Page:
Leave Her to Heaven (Stahl, 1945)–I know people love this film, but I’ve seen in a couple times and can’t get over the huge plot problems.

Women Without Men (Neshat, 2009)–Beautifully shot film about Iranian women during the 1953 coup, major plot issues.

Climate of Change (Hill, 2010)–Unsuccessful documentary about people doing various things to fight climate change, makes no concerted attempt to speak truth to power. Tilda Swinton narrates in rhyme.

Gloria (Lelio, 2013)–Not going to change your life, but a pleasant enough film that embraces the sexuality of people in their 50s. Worthy.

The Oyster Princess (Lubitsch, 1919)–One of the first really complete and successful feature-length comedies. Lots of people doing the same thing does indeed turn out to be funny.

I Don’t Want to Be a Man (Lubitsch, 1918)–A mind-blowing gender bending comedy. Never let it be said silent films didn’t play with sexuality.

Our Daily Bread (Geyrhalter, 2005)–Kind of interesting film about the industrial food system that is incredibly powerful when showing meat production, less successful otherwise because of no narration or interviews.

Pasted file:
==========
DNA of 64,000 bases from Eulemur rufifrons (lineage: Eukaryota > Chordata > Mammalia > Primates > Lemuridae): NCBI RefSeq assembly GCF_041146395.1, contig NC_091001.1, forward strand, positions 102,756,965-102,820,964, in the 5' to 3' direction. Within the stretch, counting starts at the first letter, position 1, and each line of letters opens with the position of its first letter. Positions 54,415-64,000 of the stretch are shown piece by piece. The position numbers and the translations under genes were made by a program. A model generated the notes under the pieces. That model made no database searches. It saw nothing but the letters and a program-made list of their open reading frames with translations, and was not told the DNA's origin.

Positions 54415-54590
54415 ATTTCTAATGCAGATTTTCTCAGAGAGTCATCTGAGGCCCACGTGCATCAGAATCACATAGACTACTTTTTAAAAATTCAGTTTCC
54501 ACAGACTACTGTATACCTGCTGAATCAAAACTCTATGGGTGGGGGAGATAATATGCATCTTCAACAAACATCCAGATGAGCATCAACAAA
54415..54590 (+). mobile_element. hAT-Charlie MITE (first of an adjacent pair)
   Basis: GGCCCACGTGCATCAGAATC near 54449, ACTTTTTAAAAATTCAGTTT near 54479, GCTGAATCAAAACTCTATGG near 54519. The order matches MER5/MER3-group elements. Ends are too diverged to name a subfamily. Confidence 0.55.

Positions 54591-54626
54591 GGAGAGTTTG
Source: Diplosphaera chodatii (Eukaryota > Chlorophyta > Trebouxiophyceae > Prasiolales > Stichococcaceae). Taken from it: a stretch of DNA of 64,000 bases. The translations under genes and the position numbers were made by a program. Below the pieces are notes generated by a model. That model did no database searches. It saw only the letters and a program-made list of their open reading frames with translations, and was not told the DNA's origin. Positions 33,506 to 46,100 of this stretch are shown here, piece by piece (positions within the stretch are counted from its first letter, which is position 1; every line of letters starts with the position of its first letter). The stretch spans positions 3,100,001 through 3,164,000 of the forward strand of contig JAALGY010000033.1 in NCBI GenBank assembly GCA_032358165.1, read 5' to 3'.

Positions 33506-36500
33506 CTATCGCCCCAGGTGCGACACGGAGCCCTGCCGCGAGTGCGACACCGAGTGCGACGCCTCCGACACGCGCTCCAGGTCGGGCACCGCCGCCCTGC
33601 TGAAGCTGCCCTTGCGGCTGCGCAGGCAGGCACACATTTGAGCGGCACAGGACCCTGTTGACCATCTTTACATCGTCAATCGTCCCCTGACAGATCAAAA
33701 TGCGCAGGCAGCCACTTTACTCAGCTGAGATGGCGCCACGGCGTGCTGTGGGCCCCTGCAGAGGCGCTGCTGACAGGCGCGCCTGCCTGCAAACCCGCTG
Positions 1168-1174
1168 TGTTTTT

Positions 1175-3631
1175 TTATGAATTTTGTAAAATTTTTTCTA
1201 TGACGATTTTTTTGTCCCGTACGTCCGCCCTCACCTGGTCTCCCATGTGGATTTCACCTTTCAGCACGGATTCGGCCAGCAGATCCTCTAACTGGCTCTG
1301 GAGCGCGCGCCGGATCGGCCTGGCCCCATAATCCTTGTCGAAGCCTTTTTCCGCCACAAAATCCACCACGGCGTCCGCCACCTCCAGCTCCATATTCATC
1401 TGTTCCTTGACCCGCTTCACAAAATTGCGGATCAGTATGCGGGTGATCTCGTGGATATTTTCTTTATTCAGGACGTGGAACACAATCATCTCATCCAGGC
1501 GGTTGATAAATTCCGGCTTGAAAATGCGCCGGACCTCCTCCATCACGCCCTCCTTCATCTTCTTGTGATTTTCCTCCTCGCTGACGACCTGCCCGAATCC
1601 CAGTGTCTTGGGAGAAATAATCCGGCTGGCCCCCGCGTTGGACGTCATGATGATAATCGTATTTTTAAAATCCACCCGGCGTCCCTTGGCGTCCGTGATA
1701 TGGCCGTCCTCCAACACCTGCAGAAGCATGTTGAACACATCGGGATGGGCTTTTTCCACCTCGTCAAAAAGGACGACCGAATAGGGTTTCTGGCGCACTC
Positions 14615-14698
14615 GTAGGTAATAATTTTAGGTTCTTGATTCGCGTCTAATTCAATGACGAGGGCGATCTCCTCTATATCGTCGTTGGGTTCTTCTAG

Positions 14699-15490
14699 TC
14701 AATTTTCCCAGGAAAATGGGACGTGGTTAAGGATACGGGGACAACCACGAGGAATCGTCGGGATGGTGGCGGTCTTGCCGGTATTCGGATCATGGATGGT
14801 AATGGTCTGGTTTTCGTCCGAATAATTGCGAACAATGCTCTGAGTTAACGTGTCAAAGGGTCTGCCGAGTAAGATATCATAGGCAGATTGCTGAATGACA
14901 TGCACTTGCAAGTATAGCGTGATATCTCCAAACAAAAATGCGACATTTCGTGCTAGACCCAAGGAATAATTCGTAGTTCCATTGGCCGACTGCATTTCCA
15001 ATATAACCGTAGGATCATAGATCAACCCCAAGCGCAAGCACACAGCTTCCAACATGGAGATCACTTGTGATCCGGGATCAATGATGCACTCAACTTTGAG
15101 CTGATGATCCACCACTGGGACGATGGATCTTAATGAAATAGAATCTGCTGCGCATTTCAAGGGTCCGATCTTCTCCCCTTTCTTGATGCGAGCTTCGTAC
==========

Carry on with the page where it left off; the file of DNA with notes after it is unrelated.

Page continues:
Aurora (Puiu, 2010)–Another fast-paced Romanian film! Not enough of a payoff for such a long film. I know Puiu was the first of the modern Romanian directors to strike it big internationally, but I tend to find him less satisfactory than the others.

North Country (Caro, 2005)–I really wish this was better than it is.

The Front Line (Hun, 2011)–Fairly blase Korean film about the pointlessness of the last two years of the Korean War.

The Harder They Come (Henzell, 1972)–Sure the plot is a cliche but the music is great and it was probably the first piece of culture projecting the poverty of Kingston to the world. Fun stuff too.

Anatomy of a Murder (Preminger, 1959)–As awesome as advertised. Can’t believe I went this long without seeing it.